By Bachchat staff
Through many generations the West Coast Road has been a pathway to dreams: of pounamu (jade), of gold, of a new life, of unfolding beauty. From Greymouth to Karamea you’ve got 155kms of sealed tarmac begging you to drive it.
Starting your adventure in Shantytown - 10km south of Greymouth - puts you at the centre of the 1860s gold rush. In a recreated mining settlement complete with sawmill, stables, bank, hotel and all the other accompaniments of the era, you’ll feel like you’ve stepped back in time.
Heading north, make sure you check out the Monteith’s Brewery - a Greymouth icon. Take a tour of the brewery and you’ll be rewarded with a tasting session of the brewery’s range of traditional beers. Who said exploring doesn’t have perks? After leaving Greymouth, head inland to where the road joins the coast again at Rapahoe en route to Punakaiki. If you’re feeling adventurous, lace up your boots, grab your togs and hike or kayak the Pororari River to a beautiful limestone gorge with stunning swimming holes.
From Punakaiki, head onward up the coast to Irimahuwheri Bay. At the junction of SH 6 and SH 67 you’ll catch the first glimpse of the mighty Buller River as it completes the final few kilometres to the sea after a long journey from St Arnaud, high in the Nelson Lakes National Park.
If you’re looking for a bite to eat for lunch or afternoon tea, stop in at Tauranga Bay’s The Bay House Cafe and Art Gallery. This is a great place to treat yourself to a gourmet meal and some fine local art. Fully fuelled, it’s back on the road again. Few make the trip to Karamea at the top of the West Coast Road because it’s all too easy to stop in Westport or Punakaiki and declare the coast seen - but keep going!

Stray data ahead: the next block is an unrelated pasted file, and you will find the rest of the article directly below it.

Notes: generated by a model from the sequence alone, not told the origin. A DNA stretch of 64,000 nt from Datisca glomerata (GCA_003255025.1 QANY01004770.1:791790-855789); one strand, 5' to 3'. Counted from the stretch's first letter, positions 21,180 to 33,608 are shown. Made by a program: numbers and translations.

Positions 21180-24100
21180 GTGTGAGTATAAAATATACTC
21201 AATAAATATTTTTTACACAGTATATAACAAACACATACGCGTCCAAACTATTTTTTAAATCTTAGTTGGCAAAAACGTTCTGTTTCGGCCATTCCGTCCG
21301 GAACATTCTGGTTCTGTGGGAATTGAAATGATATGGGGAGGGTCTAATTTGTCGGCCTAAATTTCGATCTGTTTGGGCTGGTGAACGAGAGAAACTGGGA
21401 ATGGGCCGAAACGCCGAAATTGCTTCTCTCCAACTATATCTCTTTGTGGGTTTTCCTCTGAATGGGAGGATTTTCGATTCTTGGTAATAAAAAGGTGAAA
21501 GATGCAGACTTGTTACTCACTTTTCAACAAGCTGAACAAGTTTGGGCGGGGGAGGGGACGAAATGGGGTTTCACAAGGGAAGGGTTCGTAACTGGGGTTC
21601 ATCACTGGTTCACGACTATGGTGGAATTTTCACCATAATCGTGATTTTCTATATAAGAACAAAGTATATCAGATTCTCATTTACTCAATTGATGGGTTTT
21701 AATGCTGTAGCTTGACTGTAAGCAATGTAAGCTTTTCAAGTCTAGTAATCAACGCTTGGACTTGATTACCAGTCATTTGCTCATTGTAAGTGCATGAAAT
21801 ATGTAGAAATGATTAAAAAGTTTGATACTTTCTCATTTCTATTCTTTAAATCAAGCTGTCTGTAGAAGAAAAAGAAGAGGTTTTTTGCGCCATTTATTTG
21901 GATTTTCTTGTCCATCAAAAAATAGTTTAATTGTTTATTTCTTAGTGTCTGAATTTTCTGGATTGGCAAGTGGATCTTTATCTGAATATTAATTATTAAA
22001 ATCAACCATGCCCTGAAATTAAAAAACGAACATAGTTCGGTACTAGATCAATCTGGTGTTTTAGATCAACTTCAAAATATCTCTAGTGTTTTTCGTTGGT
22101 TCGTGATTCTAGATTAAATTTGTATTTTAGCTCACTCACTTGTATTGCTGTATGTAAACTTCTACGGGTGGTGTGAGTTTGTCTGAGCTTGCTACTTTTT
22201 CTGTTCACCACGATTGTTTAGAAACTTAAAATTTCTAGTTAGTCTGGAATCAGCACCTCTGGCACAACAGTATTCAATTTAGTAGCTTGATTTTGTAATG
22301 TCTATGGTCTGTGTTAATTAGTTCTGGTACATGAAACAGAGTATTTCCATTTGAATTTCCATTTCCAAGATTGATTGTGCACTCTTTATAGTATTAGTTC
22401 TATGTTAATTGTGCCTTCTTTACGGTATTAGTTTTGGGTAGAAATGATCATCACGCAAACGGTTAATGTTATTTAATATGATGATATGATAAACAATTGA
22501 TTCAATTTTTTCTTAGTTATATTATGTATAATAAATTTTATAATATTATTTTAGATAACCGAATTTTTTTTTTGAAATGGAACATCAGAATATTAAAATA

Karamea has a relaxed, off-the-beaten-track air, with the focus on outdoor activities such as walking, fishing, kayaking, mountain biking and fishing. The latte set are well catered for and the hotel continues to offer hearty grub and a cooling brew, as it has since 1876. A popular side-trip is the challenging drive out to Oparara Basin. Narrow, rutted and extremely windy, it travels through dense rainforest to walking tracks that lead to magnificent arched rock formations sculpted by the Oparara River, and to Mirror Tarn with its near-perfect reflections.
Follow the road north to the end of the line and you’re at the beginning of the Heaphy Track in the Kahurangi National Park. Pitch a tent, park the bus, or simply roll out the tartan picnic rug; there’s barely a soul about aside from the odd tramper coming off the Heaphy Track.
Where to stay
What to do
- Marvel at the pancake rocks and blowholes at Punakaiki
- Jet boat down the Buller Gorge
- Take a guided tour onto the Fox and Franz Josef Glaciers
- Go boating on Lake Kaniere
- Take the Tranzalpine from Christchurch to Greymouth
- From Christchurch to Greymouth by road: 258km
- From Nelsonby road: 290km